Bankrupt Nortel Networks has won preliminary court approval to settle a dispute over medical benefits with disabled former employees for about $28 million.

U.S. Bankruptcy Judge Kevin Gross in Wilmington, Delaware, approved Nortel’s request to send details of the proposed accord to about 200 former U.S. workers. The company will return to court in a few months to ask for final approval of the settlement.

“We are all not overly happy, but we are glad that we moved to somewhere in the middle,” Lisa M. Schweitzer, a lawyer for Nortel, said in court THursday, according to Bloomberg news.

Reuters reported that Nortel would be freed from any further liability.

The news service also noted that some of the disabled workers had raised objections to the settlement.

Nortel once employed as many as 8,000 people in RTP and thousands more across the U.S.

The company last month agreed to resolve a dispute with retirees by paying $66.9 million for medical and other benefits.

To help the disabled ex-workers get paid as soon as possible, the committee agreed to sell their $28 million claim in the bankruptcy case to an investment fund, said attorney Rafael X. Zahralddin-Aravena of the law firm Elliott Greenleaf. The fund will try to collect as much as $28 million from Nortel that would have gone to the former workers once the bankruptcy case is over.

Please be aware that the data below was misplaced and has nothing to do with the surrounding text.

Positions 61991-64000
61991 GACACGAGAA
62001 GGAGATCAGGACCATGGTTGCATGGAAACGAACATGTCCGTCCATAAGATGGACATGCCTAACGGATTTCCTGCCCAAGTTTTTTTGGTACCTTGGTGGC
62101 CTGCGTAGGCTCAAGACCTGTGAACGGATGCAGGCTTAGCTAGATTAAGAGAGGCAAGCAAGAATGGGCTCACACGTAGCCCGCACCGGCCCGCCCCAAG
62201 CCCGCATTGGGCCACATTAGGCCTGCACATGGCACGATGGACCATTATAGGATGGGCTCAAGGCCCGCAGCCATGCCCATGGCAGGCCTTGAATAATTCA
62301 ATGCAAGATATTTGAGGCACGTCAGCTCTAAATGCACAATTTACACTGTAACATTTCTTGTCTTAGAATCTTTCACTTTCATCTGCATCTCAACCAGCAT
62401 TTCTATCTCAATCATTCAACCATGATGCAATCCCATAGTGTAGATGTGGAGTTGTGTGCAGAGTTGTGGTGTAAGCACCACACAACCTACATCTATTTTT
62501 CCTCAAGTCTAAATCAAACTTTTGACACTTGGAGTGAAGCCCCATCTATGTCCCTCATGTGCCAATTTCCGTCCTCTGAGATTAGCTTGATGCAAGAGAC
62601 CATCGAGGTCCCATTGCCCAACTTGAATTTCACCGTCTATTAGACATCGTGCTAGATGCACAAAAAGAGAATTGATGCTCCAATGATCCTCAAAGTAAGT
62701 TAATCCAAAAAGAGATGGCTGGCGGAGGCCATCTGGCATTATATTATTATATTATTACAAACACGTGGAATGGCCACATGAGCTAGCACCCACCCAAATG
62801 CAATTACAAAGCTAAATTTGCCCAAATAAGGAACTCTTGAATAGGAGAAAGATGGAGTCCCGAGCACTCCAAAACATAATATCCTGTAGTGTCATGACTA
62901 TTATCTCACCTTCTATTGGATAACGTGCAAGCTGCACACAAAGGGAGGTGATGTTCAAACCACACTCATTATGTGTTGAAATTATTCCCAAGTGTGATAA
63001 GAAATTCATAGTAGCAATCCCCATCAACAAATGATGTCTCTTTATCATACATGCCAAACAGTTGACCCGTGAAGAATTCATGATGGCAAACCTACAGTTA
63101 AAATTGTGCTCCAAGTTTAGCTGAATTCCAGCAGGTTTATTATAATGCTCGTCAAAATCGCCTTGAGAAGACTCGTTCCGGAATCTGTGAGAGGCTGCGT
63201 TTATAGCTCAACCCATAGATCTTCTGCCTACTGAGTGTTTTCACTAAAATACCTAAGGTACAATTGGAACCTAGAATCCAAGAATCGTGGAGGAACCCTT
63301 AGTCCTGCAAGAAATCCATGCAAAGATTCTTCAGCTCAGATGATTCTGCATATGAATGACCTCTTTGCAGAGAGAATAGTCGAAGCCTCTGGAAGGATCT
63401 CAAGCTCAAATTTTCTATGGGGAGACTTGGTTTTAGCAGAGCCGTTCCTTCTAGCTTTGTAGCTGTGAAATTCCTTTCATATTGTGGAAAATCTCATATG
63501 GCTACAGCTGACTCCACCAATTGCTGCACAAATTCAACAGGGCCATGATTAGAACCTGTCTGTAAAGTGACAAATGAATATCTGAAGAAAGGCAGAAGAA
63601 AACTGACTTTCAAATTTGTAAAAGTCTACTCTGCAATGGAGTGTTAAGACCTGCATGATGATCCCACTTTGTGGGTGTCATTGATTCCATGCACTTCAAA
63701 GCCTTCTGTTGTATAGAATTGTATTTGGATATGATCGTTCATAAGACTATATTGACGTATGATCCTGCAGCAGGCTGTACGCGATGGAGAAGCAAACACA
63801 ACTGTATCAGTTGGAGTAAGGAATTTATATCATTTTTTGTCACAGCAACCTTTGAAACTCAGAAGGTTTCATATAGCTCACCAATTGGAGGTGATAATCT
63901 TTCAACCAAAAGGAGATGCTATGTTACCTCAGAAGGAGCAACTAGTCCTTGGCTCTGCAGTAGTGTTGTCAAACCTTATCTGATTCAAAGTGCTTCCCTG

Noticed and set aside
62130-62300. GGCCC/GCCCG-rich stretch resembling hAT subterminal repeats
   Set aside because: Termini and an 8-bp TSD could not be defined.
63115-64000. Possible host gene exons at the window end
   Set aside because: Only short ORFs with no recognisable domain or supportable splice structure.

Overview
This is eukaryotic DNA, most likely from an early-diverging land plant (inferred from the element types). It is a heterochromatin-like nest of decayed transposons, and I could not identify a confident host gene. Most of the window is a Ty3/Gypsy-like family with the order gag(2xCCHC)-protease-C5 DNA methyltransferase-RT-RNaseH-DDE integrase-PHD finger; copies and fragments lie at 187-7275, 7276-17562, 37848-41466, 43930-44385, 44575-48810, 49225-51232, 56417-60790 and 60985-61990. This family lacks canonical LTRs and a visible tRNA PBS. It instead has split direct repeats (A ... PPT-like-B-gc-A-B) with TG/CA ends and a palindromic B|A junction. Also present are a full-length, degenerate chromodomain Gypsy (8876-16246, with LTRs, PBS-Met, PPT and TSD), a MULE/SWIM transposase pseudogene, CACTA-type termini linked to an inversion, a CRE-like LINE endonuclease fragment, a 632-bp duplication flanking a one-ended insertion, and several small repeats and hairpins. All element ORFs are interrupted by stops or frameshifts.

Cash Payment

Zahralddin-Aravena declined to identify the fund or say how much the committee received for selling the claim. Should the deal win final approval, the former workers will get a single cash payment based on an actuarial formula, he said.

The money is meant to help cover medical benefits until the former workers reach 65, when they will be eligible for the federal Medicare program.

Nortel, based in Mississauga, Ontario, filed for bankruptcy in the U.K., France, Canada and the U.S. in 2009. Since then the company has been selling assets and negotiating with bondholders, former workers and other creditors about how to split $9 billion in cash.

The money won’t cover all of Nortel’s debts. Creditors have filed claims valued at about $36 billion in the company’s Canadian bankruptcy case.